A British reader sends a link to this story. The anonymous sourcing makes it difficult to know how reliable an account it is, but it seems worth noting:
Tony Blair and George W Bush decided to invade Iraq weeks earlier than they have admitted, a new book by a human rights lawyer has claimed.
The book by Philippe Sands says the two leaders discussed going to war regardless of any United Nations view.
And it suggests the US wanted to provoke Saddam Hussein by sending a spy plane over Iraq in UN colours.
Downing Street said on Thursday it did not comment on discussions that “may or may not have happened” between leaders.
The revelations come in an updated edition of Mr Sands’ book Lawless World, which caused controversy when it was first published early last year.
The government has always insisted military action was used as a last resort against Saddam Hussein’s regime.
Mr Blair told MPs on 25 February 2003: “Even now, we are prepared to go the extra step to achieve disarmament peacefully.”
But the new book centres on a two hour meeting between Mr Bush and Mr Blair at the White House three weeks earlier, on 31 January.
Professor Sands, a QC and professor of international law at University College London, says the two-hour meeting was also attended by six advisers.
The book quotes from a note it says was prepared by one of the participants.
According to the note, Mr Bush said the military campaign was pencilled in for March. Mr Blair is quoted as saying he was “solidly with the president and ready to do whatever it took to disarm Saddam”.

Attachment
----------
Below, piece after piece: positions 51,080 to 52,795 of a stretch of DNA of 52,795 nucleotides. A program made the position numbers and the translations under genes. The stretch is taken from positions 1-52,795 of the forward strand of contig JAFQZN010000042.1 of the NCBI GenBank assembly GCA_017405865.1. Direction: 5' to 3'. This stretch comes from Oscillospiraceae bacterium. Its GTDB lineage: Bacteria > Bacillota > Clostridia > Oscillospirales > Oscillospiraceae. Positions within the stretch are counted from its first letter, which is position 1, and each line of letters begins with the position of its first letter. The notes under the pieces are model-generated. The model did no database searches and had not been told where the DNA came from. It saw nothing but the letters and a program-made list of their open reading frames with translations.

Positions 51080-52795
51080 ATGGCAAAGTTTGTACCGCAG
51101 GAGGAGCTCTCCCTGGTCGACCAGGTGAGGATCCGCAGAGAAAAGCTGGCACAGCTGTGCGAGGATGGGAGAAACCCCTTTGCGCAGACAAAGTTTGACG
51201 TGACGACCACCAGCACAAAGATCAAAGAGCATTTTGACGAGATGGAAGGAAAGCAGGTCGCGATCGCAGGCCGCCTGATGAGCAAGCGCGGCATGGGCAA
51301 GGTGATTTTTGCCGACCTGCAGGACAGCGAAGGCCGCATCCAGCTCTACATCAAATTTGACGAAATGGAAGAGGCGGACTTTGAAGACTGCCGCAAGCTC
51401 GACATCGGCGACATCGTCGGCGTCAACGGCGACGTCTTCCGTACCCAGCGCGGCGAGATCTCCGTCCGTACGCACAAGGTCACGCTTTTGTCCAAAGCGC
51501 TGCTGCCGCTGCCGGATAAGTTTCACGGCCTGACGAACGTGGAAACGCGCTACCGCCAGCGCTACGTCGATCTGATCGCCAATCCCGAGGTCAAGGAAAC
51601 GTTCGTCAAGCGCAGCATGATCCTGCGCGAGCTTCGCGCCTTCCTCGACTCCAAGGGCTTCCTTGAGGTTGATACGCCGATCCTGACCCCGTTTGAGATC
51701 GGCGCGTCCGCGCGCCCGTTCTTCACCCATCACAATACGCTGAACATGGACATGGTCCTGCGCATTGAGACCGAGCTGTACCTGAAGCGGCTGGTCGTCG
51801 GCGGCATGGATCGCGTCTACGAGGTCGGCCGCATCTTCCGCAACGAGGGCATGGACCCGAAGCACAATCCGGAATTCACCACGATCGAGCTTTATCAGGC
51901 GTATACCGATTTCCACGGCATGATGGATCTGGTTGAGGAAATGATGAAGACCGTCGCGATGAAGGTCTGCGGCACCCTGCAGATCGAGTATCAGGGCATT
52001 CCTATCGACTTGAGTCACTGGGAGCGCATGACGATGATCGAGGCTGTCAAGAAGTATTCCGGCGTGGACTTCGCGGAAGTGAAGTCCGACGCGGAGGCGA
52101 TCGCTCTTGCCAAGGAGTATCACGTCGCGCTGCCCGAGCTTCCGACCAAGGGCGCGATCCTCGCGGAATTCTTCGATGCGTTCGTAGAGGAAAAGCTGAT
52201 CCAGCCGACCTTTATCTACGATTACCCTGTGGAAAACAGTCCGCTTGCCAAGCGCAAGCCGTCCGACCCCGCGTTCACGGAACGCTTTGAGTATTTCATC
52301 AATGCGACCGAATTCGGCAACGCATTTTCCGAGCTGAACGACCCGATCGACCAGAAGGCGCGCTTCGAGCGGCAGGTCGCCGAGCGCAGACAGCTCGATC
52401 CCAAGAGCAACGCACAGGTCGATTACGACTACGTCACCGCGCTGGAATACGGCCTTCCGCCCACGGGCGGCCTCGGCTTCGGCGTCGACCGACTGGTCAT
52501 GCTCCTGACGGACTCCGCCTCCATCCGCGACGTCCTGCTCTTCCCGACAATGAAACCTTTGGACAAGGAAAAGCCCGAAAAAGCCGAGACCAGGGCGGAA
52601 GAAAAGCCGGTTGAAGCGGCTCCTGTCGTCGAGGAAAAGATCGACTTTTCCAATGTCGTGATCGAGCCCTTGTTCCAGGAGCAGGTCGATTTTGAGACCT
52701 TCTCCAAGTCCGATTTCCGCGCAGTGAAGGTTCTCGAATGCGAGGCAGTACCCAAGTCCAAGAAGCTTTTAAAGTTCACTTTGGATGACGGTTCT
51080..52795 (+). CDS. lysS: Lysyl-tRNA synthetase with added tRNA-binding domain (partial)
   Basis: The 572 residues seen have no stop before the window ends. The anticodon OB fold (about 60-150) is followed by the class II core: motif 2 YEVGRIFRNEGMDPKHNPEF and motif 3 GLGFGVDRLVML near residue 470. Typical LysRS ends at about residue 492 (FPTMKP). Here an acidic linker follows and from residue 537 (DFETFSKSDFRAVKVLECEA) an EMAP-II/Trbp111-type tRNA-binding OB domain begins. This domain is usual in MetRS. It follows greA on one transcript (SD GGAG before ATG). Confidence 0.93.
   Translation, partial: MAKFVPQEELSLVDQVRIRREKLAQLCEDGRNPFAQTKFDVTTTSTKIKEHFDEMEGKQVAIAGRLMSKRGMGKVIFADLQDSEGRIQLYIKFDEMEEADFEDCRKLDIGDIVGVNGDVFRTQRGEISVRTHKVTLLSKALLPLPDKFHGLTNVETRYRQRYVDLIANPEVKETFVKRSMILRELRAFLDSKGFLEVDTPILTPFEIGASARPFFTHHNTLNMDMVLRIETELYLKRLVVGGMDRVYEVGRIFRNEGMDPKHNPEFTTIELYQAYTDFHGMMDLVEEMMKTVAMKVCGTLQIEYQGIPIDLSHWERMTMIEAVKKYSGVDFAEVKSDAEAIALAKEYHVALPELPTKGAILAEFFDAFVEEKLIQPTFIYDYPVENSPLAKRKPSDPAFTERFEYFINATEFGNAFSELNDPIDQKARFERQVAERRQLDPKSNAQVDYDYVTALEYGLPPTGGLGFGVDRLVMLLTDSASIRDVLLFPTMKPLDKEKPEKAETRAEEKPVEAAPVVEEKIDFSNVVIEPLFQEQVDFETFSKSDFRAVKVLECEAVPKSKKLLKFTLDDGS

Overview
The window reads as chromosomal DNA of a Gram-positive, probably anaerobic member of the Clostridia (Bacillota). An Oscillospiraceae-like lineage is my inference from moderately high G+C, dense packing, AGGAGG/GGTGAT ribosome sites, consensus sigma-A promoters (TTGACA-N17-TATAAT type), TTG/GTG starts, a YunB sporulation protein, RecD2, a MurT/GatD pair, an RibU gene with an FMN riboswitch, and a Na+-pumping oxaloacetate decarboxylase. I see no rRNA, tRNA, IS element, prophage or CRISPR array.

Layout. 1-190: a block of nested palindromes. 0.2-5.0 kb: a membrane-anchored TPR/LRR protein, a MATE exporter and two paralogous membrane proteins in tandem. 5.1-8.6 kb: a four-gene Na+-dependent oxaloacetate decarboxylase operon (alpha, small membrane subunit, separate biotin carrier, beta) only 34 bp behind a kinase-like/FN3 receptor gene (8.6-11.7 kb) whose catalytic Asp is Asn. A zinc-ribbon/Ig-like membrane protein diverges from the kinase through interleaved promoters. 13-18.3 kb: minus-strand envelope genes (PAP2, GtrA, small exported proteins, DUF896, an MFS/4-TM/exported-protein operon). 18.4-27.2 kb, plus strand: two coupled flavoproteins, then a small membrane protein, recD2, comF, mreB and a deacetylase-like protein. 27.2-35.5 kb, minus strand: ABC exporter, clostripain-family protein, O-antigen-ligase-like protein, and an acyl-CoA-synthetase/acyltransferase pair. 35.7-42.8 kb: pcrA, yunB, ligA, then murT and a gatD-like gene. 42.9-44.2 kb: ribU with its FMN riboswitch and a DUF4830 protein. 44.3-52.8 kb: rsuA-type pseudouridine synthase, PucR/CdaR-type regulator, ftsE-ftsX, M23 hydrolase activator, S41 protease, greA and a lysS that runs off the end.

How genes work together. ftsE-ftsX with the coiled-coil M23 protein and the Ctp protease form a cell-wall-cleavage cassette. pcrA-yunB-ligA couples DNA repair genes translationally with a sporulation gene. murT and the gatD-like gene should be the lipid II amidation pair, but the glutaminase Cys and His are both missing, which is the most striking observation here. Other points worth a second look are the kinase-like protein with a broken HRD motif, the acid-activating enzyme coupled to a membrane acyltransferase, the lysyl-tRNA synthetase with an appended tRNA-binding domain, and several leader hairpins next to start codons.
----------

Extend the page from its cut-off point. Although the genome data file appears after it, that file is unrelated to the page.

The book claims Mr Blair only wanted a second UN Security Council resolution because it would make it easier politically to deal with Saddam.
And it says Mr Bush, told Mr Blair the US “was thinking of flying U2 reconnaissance aircraft with fighter cover over Iraq, painted in UN colours”.
If the Iraqis Saddam fired on them, the would be in breach of UN resolutions, he suggested.
Mr Bush is also quoted saying it was possible an Iraqi figure would defect and be able to give a “public presentation” of weapons of mass destruction.
The note said Mr Bush thought there was also “a small possibility that Saddam would be assassinated”.
The book also claims the president “thought it unlikely that there would be internecine warfare between the different religious and ethnic groups”.
None of this is especially surprising, if true, but neither was the Downing Street Memo, really. It all just confirms what any sufficiently cynical human being understood to be happening at the time. (And here, I use the term ‘cynic’ as Ambrose Bierce defined it: a blackguard whose faulty vision sees things as they are, not as they ought to be.)